NEW YORK — How do you transport a 234-pound baby to New York City? If he’s a 15-week-old walrus rescued from the open ocean off Alaska, the answer is a jumbo-size crate aboard a FedEx cargo jet, accompanied by a veterinarian and a handler.
“If he’s calm and comfortable, no worries," said Jon Forrest Dohlin, director of the New York Aquarium, which will receive the walrus calf, named Mitik, on Thursday. “But his needs and comfort come first. So he may very well travel with his head in our keeper’s lap."
Mitik will arrive at an important moment for the Brooklyn aquarium. Situated just off the Coney Island Boardwalk, the aquarium, part of the Wildlife Conservation Society, is one of the few institutions in the United States that exhibit walruses. One of its two walruses, Nuka, is 30, an old-timer by walrus standards.
Because walruses are such social animals, the aquarium would be hard-pressed to keep the other walrus, the 17-year-old Kulu, were Nuka to die.
“Our concern is that our very elderly walrus could pass away, as these things go," Dohlin said, “and that would leave us in a pickle because we really wouldn’t want to have a solitary animal."
Since late July, Mitik and a second orphaned walrus, Pakak, have been nursed to health with bottle feedings and exercise at the Alaska SeaLife Center, an aquarium in Seward that conducts research and responds to strandings of marine mammals. (Pakak, nicknamed Pak, will arrive at the Indianapolis Zoo on Thursday.) Mitik — or Mit, for short — was weak from illness and considerably smaller than Pakak when he was found by a hunting vessel several miles offshore.
Mit initially suffered from bladder problems and could not take a bottle, requiring both a catheter and feeding tube. But he is now sucking assertively from a bottle and putting on a pound a day.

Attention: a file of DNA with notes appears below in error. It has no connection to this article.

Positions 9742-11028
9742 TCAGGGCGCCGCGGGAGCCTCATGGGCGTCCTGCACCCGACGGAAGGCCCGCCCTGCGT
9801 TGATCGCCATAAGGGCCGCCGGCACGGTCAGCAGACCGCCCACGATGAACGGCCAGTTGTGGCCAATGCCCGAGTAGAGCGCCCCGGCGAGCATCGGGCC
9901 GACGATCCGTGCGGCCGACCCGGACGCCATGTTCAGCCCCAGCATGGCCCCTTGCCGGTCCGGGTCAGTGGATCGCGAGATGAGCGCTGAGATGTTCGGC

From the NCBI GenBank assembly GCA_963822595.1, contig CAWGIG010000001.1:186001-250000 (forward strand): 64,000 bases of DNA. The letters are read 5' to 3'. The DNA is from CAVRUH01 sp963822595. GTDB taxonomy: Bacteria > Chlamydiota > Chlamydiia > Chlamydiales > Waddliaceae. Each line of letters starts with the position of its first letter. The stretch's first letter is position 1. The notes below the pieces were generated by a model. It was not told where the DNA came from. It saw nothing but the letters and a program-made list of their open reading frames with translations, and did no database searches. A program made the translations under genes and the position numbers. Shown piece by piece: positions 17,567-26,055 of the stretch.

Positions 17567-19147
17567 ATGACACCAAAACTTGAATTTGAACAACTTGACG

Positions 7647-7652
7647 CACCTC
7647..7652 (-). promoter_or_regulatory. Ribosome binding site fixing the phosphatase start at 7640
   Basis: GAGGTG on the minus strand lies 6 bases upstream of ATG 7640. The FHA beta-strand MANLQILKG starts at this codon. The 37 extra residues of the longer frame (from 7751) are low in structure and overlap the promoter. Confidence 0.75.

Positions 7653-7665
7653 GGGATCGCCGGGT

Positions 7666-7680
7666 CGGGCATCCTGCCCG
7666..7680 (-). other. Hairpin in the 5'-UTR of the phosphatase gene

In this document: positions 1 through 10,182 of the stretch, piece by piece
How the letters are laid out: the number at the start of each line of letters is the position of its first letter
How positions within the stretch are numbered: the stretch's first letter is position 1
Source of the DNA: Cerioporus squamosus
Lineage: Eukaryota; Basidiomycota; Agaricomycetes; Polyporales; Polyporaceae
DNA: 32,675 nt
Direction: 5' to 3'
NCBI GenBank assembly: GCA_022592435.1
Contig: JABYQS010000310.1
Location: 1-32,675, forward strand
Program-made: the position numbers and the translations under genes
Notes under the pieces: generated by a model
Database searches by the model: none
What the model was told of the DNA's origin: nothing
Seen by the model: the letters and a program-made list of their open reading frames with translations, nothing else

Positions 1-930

“It was very touch-and-go for several weeks," said Tara Riemer Jones, president of the SeaLife Center. “They were treating him for a lot of different things."
With his multiple chins and doleful expression, Mit is also exhibiting an undeniable pluck that should serve him well in his new surroundings. Martha Hiatt, the aquarium’s behavioral husbandry supervisor, traveled to Alaska in September to help care for him. At first, she said, Pakak totally dominated him, but no longer.
“If Mit is resting with his head on my lap, sucking my fingers, looking sweetly into my eyes, and Pak comes anywhere near us, he pops up, yells at Pak and tries to head-butt him," she said. “Then he’ll turn to me and be all cuddly again. We say he is small, but scrappy — the perfect New Yorker."
At the New York Aquarium on Tuesday, Mit’s future companions were gliding back and forth under spitting skies, doing graceful flip turns in their boulder-flecked pool — or at least as graceful as creatures of their girth can manage. Kulu weighs in at 1,278 pounds, and Nuka at 1,850.
The two females will not meet Mit for some months, however. He will spend the first 30 days in quarantine inside the aquarium’s medical facility.
“The period of quarantine might be extended because he’s nursing and we’ll have to wean him," said Dohlin, explaining that Mit will graduate to clams, squid and herring. He will join the exhibit next spring, after he has had a chance to meet and interact with Kulu and Nuka.
The society’s conservative approach stems, in part, from a painful loss in 2009 when Kulu’s only offspring — a male bred and reared at the aquarium — died after developing a bacterial infection.
“Births in captivity are exceedingly rare and our guy made it to two years," Dohlin said. “It was crushing."
Whether sparks eventually fly between Mit and Kulu, in what would be a decidedly May-December mating, remains to be seen.
“Kulu is a proven breeder," Dohlin said. “But it’s not clear that she would still be of reproductive age. What’s driving this is Mit’s rescue. He’s an orphaned calf, and we have the room and expertise. It’s a great opportunity for him and meets a number of our goals."